Marine Midland Bank v. Monroe

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756 P.2d 1193 (1988)

MARINE MIDLAND BANK, Appellant, v. Kimberly MONROE, Respondent.

No. 18439.

Supreme Court of Nevada.

June 28, 1988.

*1194 Douglas Norberg, Reno, for appellant.

Goedert & Michaels, Reno, for respondent.

OPINION

PER CURIAM:

This is an appeal from an order of the district court dismissing appellant Marine Midland Bank's complaint against respondent Kimberly Monroe with prejudice.

Kimberly Monroe and Gifford Sheppard, as husband and wife, were joint debtors on a Visa credit card account with appellant bank. As part of a divorce decree, Sheppard was ordered to pay the community debt due on the Visa account. When Sheppard later failed to pay this debt, the bank commenced suit against Sheppard and Monroe. Monroe moved the district court to dismiss the complaint against her on the ground that the bank was collaterally estopped by the divorce decree from enforcing the debt against her. The district court agreed, and dismissed the bank's complaint against Monroe with prejudice for failure to state a claim. See NRCP 12(b)(5). The bank later obtained a default judgment against Sheppard, and this appeal followed.

Appellant contends that the district court erred in concluding that a third-party creditor could be bound by a divorce decree between joint debtors where the creditor was not a party to, or in privity with any party to, the divorce proceedings. We agree.

"The doctrine of collateral estoppel operates to preclude the parties or their privies from relitigating issues previously litigated and actually determined in the prior proceeding." Landex, Inc. v. State ex rel. List, 94 Nev. 469, 476, 582 P.2d 786, 790 (1978). See Paradise Palms v. Paradise Homes, 89 Nev. 27, 505 P.2d 596, cert. denied, 414 U.S. 865, 94 S. Ct. 129, 38 L. Ed. 2d 117 (1973). The party invoking collateral estoppel must show first that the issue was actually litigated in the first proceeding and necessarily determined, and second, that the parties in the second proceeding are the same or in privity with those in the first proceeding. See Brennan v. EMDE Medical Research, Inc., 652 F. Supp. 255 (D.Nev. 1986); In re Shuman, 68 Bankr. 290 (Bankr.D.Nev. 1986); State v. Kallio, 92 Nev. 665, 557 P.2d 705 (1976); Markoff v. New York Life Ins. Co., 92 Nev. 268, 549 P.2d 330 (1976).

The issues relevant to the bank's claim against Monroe based on their credit agreement were neither litigated nor determined in the divorce proceedings. Further, the bank was not a party to the divorce action, nor was it in privity with any party to the divorce action. Thus, the divorce decree could not operate to divest the bank of its right to seek to collect its debt from Monroe. Because none of the criteria for establishing a defense of collateral estoppel were satisfied, the district court erred in granting Monroe's motion to dismiss the bank's complaint for failure to state a claim.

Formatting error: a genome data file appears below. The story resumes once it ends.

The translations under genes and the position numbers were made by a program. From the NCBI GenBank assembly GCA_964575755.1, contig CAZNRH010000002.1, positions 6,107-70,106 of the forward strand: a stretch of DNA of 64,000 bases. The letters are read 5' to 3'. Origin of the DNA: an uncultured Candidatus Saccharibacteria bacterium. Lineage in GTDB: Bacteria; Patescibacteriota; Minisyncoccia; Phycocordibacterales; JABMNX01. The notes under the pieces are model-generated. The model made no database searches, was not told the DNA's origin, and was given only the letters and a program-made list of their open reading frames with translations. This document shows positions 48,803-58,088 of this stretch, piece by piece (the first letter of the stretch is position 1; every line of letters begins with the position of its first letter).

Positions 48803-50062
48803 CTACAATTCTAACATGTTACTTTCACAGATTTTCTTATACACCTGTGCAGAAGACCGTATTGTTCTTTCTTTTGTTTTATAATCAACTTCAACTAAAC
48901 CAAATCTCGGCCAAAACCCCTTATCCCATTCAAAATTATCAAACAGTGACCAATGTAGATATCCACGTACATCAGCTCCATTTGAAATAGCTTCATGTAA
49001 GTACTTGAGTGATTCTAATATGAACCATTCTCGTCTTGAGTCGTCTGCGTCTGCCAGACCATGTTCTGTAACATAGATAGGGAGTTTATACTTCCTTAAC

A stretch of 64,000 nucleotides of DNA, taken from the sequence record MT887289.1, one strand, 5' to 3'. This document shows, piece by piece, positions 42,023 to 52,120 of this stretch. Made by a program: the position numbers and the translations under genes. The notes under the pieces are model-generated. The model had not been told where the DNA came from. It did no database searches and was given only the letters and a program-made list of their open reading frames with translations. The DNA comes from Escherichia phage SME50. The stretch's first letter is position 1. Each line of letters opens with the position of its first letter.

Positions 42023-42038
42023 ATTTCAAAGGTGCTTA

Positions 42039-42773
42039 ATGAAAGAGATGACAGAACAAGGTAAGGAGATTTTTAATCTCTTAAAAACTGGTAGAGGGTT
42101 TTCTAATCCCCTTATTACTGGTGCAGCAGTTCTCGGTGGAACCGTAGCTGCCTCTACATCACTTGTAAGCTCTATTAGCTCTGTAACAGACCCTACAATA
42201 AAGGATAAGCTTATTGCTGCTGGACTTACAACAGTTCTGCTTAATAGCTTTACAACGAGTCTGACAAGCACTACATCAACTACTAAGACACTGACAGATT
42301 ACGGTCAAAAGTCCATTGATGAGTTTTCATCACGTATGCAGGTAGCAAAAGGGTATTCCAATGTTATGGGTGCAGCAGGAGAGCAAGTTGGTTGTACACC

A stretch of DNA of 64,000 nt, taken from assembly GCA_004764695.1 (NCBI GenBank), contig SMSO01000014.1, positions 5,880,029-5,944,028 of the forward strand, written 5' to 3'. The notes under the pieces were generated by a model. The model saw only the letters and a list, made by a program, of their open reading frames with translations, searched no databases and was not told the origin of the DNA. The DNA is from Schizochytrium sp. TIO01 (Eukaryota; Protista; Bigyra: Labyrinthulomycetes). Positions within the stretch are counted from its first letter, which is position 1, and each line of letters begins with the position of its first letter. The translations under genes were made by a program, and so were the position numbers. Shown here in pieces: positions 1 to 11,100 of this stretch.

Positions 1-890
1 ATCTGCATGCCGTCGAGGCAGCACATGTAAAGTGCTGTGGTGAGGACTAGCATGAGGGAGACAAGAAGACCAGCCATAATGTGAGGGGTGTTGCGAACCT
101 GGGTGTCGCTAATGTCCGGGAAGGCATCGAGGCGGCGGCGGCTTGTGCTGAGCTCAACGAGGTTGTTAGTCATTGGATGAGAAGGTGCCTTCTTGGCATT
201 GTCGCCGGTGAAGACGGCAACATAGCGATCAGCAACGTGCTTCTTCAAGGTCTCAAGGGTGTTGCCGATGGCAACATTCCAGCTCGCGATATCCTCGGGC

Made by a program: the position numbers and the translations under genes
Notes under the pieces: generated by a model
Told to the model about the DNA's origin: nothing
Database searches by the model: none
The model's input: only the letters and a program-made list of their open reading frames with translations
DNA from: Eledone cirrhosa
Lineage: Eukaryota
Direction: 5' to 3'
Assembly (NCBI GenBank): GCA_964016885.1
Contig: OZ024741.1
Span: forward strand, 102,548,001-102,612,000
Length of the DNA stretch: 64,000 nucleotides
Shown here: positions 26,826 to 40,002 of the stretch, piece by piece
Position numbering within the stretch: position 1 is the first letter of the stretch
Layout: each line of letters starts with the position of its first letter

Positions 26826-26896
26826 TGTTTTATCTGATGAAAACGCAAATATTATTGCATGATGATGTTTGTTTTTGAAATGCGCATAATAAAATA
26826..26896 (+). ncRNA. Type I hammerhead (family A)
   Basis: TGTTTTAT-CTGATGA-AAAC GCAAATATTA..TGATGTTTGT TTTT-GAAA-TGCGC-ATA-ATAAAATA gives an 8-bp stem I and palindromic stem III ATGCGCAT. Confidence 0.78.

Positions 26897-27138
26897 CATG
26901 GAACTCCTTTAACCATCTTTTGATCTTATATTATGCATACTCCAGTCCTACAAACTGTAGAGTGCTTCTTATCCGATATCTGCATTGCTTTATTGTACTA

*1195 Finally, in response to Monroe's motion to dismiss the bank's complaint, the bank moved below for sanctions pursuant to NRCP 11 in the form of attorney's fees. The district court denied the motion. The bank reasserts this claim on appeal.

The award of attorney's fees to the prevailing party is within the discretion of the district court. See County of Clark v. Blanchard Constr. Co., 98 Nev. 488, 492, 653 P.2d 1217, 1220 (1982). Because the district court erred in deciding the motion to dismiss, the district court should reconsider on remand whether attorney's fees should be awarded.[1]

Accordingly, we reverse the order of the district court dismissing the bank's complaint and remand for further proceedings. On remand, the district court shall reconsider its denial of the bank's motion for attorney's fees.

NOTES

[1] The bank has moved, pursuant to NRS 18.010, for attorney's fees on appeal. NRS 18.010, however, governs the award of attorney's fees in the district court. Further, under the circumstances of this case, we conclude that sanctions on appeal pursuant to NRAP 38 are unwarranted. Accordingly, we deny this motion without prejudice to the bank's right to seek appropriate relief in the district court.